Decidability of S2S
Christian Kissig
Abstract:
Leibniz hoped for a calculus of truth in a universal sense. Godel
showed with his Incompleteness Theorem that such a calculus can not
exist. Godels result, however, left open which particular logics are
(un)decidable. For instance, it was not until the 1970s that the
undecidability of Hilbert's Tenth Problem was shown.
Besides decidability, researchers were interested in model checking
properties of infinite structures using finite automata. In particular
Elgot and Buchi pursued the question which properties can be expressed
and verified by automata. In 1962, Elgot and Buchi showed that finite
state deterministic automata and monadic second-order logic
interpreted on finite words, which is the weak monadic second-order
logic WS1S, are equally expressive. Buchi showed the same for the
monadic second-order logic S1S of infinite words. Thereby he obtained
an effective translation of formulas of S1S into non-deterministic
word automata with Buchi acceptance condition. McNaughton generalised
Buchi's method and obtained an effective translation of monadic
second-order logic S2S of binary trees into finite automata.
Using the connection between logics and automata exhibited by Buchi
and McNaughton, Rabin proved the decidability of S2S by reducing the
satisfiability problem to the non-emptiness problem for
non-deterministic binary tree automata with Rabin acceptance
condition, which was known to be effectively solvable. From this
result follow immediately various decidability results such as for
Presburger arithmetic, for the monadic second-order logic of trees
with arbitrary ( but countable ) branching, and for the monadic
second-order logic of countable linear orderings. The most important
contribution, however, is seen in the application of automata theory
to logic.
The proof itself has since been considered hard to comprehend by many
scholars, which lead to various improvements. In 1982, Gurevich and
Harrington gave a reduction of S2S to non-deterministic automata with
Muller acceptance condition. In 1995,Muller and Schupp refined the
reduction. At the heart of their argument is the non-determinisation
of alternating automata. Alternating automata are closer to classical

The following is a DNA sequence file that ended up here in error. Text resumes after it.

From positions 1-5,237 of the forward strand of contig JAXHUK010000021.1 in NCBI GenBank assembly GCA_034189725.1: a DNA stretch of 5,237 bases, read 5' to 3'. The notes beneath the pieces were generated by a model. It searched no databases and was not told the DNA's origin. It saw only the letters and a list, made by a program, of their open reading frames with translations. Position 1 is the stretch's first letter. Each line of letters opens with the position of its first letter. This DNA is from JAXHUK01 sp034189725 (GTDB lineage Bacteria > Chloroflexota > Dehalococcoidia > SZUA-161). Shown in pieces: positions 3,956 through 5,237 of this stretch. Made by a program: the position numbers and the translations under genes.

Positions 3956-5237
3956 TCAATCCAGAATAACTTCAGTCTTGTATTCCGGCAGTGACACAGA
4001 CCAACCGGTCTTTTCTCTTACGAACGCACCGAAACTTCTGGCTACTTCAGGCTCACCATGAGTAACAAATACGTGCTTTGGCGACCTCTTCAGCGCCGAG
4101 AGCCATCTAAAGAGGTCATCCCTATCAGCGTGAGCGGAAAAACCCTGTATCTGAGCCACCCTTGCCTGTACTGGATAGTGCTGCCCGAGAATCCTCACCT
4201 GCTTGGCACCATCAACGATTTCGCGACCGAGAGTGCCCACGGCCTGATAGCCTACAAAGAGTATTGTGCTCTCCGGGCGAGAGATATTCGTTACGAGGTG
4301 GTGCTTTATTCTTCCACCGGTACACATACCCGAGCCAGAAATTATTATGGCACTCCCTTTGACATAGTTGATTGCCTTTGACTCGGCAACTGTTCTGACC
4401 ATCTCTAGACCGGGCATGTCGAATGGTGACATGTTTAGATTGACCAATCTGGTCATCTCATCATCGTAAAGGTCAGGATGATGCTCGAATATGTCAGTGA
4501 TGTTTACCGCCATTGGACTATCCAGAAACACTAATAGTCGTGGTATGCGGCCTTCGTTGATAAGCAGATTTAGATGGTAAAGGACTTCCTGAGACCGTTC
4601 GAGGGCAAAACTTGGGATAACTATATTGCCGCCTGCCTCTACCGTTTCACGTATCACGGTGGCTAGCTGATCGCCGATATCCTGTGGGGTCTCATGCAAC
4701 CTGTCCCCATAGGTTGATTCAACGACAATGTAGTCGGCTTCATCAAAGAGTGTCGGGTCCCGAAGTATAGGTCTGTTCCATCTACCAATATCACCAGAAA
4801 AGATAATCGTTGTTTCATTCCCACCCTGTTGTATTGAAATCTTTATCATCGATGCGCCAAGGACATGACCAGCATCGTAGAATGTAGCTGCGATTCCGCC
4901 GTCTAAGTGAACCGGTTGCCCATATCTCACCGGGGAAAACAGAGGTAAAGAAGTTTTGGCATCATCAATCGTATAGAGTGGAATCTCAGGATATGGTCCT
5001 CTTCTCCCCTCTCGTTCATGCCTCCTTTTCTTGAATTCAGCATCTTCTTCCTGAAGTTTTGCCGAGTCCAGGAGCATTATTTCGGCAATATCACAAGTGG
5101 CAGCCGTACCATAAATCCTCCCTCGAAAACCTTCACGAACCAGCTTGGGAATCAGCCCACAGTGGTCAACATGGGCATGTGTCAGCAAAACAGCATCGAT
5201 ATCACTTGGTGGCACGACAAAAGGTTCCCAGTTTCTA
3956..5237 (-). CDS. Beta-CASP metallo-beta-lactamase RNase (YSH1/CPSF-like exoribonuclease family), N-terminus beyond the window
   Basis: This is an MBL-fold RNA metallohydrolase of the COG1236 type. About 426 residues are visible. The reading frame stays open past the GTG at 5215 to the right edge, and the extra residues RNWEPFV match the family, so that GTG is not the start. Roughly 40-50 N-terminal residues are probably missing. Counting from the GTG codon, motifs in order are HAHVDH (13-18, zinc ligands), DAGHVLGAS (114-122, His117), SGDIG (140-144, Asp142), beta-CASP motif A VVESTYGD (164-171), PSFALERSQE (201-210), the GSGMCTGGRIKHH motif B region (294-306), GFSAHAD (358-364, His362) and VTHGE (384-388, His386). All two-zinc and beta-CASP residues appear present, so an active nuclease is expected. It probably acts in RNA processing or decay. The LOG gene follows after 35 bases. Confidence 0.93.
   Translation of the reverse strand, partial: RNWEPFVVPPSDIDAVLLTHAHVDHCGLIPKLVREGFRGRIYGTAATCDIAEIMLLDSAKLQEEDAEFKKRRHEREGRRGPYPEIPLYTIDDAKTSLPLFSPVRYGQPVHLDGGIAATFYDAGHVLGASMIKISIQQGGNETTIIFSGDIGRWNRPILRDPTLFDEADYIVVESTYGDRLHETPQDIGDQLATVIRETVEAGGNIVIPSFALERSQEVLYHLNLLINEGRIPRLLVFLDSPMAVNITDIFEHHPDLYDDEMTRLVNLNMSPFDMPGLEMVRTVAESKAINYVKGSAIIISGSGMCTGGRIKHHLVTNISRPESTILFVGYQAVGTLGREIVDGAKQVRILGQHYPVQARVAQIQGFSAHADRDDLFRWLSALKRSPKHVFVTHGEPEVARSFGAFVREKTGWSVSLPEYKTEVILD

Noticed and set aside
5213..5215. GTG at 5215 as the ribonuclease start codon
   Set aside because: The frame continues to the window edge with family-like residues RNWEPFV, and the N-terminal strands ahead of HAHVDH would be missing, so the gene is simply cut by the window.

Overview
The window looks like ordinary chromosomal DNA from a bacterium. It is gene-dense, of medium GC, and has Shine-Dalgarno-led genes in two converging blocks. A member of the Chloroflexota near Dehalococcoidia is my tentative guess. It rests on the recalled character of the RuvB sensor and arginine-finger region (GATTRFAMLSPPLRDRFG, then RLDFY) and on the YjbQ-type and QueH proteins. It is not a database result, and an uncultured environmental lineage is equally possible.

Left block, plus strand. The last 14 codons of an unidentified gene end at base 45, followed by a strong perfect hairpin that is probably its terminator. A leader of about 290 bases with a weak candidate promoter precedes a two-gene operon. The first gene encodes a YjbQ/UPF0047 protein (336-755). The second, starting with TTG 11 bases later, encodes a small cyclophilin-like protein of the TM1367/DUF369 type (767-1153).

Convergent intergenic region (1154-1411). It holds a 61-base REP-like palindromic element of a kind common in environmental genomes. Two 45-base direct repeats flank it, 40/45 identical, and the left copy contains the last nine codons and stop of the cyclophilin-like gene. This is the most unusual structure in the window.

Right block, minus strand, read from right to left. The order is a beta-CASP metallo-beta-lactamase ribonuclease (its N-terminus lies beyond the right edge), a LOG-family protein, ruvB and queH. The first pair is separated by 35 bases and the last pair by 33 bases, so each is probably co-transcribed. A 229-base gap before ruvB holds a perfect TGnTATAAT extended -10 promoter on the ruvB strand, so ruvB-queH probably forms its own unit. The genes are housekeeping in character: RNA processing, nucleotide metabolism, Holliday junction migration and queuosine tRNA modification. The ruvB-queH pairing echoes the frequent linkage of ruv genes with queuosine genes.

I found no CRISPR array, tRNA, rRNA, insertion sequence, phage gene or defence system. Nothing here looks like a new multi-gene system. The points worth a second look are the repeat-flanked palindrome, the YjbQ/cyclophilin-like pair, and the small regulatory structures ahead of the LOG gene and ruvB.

logics with negation like S2S than non-deterministic automata.
The behaviour of automata operating on infinite input is given in
terms of acceptance games. For Rabin and Muller automata, these
acceptance games are not historyfree, but bounded memory
determined. In order to win a play of such an acceptance game the
players need to have a bounded memory of the play. To quantify the
memory needed, Gurevich and Harrington introduced the latest
appearance record (LAR) which Muller and Schupp adapted as the index
appearance record (IAR) for a complex memory framework. However, for
parity automata, acceptance games are historyfree determined which
follows from a result for parity graph games shown independently by
Emerson and Jutla, and Mostowski. We elaborate on determinacy of
parity graph games in Appendix B. For the proof that acceptance games
for parity automata are historyfree determined we refer to the
literature.
Both infinite -words and -labelled binary trees are instances of
coalgebras for the respective functors \Sigma × (-) taking objects X to
\Sigma × X and \Sigma × ((-) × (-)) taking objects X to \Sigma × (X × X).
Based on this observation, Venema introduced automata recognising
general F-coalgebras for functors F preserving weak pullbacks. The
class of alternating F-coalgebra automata has been shown to be closed
under union, existential projection and non-determinisation.
In this text we give a comprehensive proof of Rabin's Theorem majorly.
In Chapter 2 we introduce monadic second-order logic S2S in a minimal
representation and alternating automata. We prove the class of
alternating binary tree automata closed under complementation in
Chapter 3. In Chapter 4 we prove that alternating and
non-deterministic binary tree automata are equally expressive by
reducing the non-determinisation of alternating binary tree automata
to the determinisation of non-deterministic word automata as shown by
Safra. In Chapter 5 we define the translation of formulas of S2S into
alternating binary tree automata. In Chapter 7 we give a
game-theoretical solution to the non-emptiness problem for alternating
binary tree automata
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